Cherished Futures for Black Moms & Babies Launches Second Cohort to Address Disproportionate Rates of Black Infant and Maternal Mortality and Morbidity in Los Angeles

Adam Blackstone

Mar 1, 2022

Communities Lifting Communities (CLC), the Public Health Alliance of Southern California, and the Hospital Association of Southern California (HASC) today announced the launch of the second Cherished Futures for Black Moms & Babies cohort, a multi-sector collaborative initiative to improve Black patient experiences and safety for Black birthing people and reduce Black infant deaths in Los Angeles County.


In Los Angeles County and across the nation, Black babies and birthing people continue to shoulder disproportionate pregnancy-related morbidity and mortality compared to other ethnic groups, which are likely to be exacerbated by the COVID-19 pandemic. Research shows that factors such as education, income, and health status to do not fully explain the gap, but rather points to systemic issues such as racism and toxic stress throughout a woman’s life, which negatively impacts birth outcomes. Cherished Futures for Black Moms & Babies (Cherished Futures) has become a promising model to engage hospitals and clinics to promote institutional accountability as part of the solution to these longstanding inequities.


The virtual launch was held on February 23, 2022, where nearly 70 collaborative leaders from birthing hospitals, public health jurisdictions, insurance payers, and Black community organizations gathered for the first in a series of workshops, ultimately leading to the development of culturally based hospital improvement plans by the end of this year. During the morning session, attendees were inspired to think boldly and creatively, and were motivated by a call to action from George W. Greene, Esq., President/CEO of HASC; Dr. Deborah Allen, Deputy Director at Los Angeles Department of Public Health; and Gwendolyn Robinson Manning, Black Infant Health Program Coordinator, Long Beach Health and Human Services.


“We all must use our voices to clarify the impact of racism and undoing racism as a path to health equity. This collaborative offers an opportunity to think about all of those roles and more”, said Dr. Deborah Allen.

Six hospitals will participate in Cherished Futures’ second cohort including Antelope Valley Hospital, Miller Children’s and Women’s Hospital Long Beach, St. Francis Medical Center, Torrance Memorial Medical Center and UCLA Health. Coupled with the three participating hospitals from cohort 1, California Hospital Medical Center, Cedars-Sinai and Providence Little Company of Mary Medical Center Torrance, project leaders say there is opportunity for county-wide reach.


“Collectively, this group has a tremendous opportunity to make meaningful shifts to advance birth and racial equity in Los Angeles,” said Dana Sherrod, Birth Equity and Racial Justice Manager, and Project Lead, Public Health Alliance of Southern California. “We are striving to build a cadre of institutional leaders that are committed to this work long-term.”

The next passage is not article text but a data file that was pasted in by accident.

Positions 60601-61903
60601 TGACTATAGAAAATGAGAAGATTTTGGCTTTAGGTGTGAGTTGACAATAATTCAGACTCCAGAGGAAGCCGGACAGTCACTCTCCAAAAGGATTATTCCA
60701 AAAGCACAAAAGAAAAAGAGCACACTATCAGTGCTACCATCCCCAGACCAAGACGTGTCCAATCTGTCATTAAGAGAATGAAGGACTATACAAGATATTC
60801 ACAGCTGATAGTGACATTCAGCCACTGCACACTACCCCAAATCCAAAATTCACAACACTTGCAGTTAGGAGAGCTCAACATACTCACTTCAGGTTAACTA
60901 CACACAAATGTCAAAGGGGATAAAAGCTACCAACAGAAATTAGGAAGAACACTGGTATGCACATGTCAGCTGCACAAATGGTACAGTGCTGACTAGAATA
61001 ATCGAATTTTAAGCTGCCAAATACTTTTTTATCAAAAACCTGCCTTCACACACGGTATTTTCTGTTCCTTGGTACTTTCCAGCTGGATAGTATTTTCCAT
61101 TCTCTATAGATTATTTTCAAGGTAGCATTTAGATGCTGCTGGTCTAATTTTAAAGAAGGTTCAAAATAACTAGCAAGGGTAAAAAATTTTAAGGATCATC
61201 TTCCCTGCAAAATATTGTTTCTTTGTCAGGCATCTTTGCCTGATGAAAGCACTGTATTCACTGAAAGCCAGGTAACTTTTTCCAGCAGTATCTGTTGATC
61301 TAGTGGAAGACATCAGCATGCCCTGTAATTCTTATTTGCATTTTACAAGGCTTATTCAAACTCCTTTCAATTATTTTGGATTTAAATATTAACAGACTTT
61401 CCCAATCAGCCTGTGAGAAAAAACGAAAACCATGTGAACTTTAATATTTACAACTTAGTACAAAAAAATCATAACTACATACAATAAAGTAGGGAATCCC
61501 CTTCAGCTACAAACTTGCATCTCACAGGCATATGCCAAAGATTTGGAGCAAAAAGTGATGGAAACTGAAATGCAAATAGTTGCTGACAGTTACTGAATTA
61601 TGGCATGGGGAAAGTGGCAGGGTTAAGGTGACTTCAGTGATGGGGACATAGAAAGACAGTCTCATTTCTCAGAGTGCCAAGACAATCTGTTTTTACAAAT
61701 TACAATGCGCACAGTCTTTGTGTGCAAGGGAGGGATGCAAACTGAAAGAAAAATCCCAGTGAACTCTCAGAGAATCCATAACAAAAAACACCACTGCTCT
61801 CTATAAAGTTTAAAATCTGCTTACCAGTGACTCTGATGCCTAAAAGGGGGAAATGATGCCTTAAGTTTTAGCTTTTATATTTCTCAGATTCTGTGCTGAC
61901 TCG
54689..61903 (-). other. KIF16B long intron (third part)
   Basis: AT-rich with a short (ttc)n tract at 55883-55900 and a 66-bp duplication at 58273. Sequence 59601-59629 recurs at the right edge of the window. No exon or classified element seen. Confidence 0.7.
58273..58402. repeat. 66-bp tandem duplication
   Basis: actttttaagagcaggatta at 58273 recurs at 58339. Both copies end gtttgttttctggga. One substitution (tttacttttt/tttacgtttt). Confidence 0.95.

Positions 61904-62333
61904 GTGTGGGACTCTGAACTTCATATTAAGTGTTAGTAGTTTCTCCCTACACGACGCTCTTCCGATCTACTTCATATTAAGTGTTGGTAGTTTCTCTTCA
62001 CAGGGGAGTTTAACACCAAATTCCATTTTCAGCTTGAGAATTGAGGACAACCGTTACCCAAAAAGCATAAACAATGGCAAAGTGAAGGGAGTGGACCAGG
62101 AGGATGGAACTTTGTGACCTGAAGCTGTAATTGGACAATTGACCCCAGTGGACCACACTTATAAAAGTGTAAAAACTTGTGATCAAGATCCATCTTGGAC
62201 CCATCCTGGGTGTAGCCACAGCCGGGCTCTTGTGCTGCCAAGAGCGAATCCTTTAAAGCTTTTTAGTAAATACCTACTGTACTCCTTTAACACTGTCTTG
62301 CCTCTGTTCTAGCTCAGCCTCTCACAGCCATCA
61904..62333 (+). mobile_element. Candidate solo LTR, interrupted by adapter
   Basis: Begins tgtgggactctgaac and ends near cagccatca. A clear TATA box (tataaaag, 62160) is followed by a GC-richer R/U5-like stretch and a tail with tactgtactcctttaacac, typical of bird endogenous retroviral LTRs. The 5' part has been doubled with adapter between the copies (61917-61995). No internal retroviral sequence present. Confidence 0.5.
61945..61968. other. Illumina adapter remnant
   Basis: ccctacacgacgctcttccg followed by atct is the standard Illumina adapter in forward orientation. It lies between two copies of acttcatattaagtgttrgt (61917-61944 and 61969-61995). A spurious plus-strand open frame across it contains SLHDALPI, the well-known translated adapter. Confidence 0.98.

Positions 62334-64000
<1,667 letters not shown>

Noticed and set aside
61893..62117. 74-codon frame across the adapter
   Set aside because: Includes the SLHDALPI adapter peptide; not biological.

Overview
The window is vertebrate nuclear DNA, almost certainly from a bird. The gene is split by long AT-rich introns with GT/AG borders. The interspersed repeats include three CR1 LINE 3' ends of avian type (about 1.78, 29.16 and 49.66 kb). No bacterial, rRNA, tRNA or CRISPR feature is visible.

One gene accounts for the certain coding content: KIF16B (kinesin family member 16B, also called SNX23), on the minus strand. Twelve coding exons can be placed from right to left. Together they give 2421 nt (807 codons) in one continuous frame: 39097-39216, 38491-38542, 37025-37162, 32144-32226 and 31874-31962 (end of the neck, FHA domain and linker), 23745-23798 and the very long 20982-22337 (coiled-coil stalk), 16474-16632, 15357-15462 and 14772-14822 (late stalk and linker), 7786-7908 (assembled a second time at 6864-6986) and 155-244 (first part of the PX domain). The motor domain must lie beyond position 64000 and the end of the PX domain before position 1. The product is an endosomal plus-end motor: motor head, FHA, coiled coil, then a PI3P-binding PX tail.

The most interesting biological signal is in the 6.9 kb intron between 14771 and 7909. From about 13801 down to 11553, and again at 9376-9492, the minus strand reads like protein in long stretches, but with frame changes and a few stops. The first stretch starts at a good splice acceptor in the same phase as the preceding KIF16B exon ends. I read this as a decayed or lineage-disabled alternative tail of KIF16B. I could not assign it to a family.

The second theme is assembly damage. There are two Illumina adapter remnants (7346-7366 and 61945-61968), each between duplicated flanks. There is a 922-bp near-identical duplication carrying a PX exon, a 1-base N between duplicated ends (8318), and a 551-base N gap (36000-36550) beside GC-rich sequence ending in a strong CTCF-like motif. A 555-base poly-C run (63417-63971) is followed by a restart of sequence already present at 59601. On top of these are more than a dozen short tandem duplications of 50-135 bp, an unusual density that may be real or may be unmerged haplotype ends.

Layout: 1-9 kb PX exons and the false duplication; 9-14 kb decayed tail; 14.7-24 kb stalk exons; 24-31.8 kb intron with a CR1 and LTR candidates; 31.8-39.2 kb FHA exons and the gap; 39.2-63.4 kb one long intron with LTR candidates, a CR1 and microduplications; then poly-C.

The six delivery sites participating in the second Cherished Futures cohort collectively deliver about 30% of Black hospital births in Los Angeles County. Factoring in the three hospitals that participated in the first cohort, that number jumps to nearly 45% of Black hospital deliveries.


“Creating meaningful and sustainable shifts to advance birth equity takes time, energy, and purposeful leadership at all levels of the health care organization,” said Susan Harrington, President of CLC. “We are grateful for the commitment of our hospital teams and their executive leadership.”


Cherished Futures is aligned and working in close partnership with the Los Angeles County’s AAIMM (African American Infant and Maternal Mortality) Prevention Initiative, a countywide effort to reduce the gap in infant mortality rates between White and Black/African American babies by 30% by 2023.

“Black birthing people are looking for medical spaces that are glad to have us, listen attentively, and to deliver the birth experience of our choosing”, stated Yolonda Rogers-Jones, Program Coordinator Black Infant Health Program, Los Angeles County Department of Public Health.


Cherished Futures is on a mission to eliminate maternal and infant health inequities and biased care experiences in Los Angeles County so that Black birthing families can thrive. In growing a regional oasis, Cherished Futures will build a cadre of institutional leaders, hospitals, and health systems that are actively addressing these systemic injustices.


To learn more about Cherished Futures, please visit Cherished Futures for Black Moms & Babies

Cherished Futures is funded by the Los Angeles County Department of Public Health, First 5 LA, the California Health Care Foundation, Health Net, and Centene Foundation for Quality Healthcare.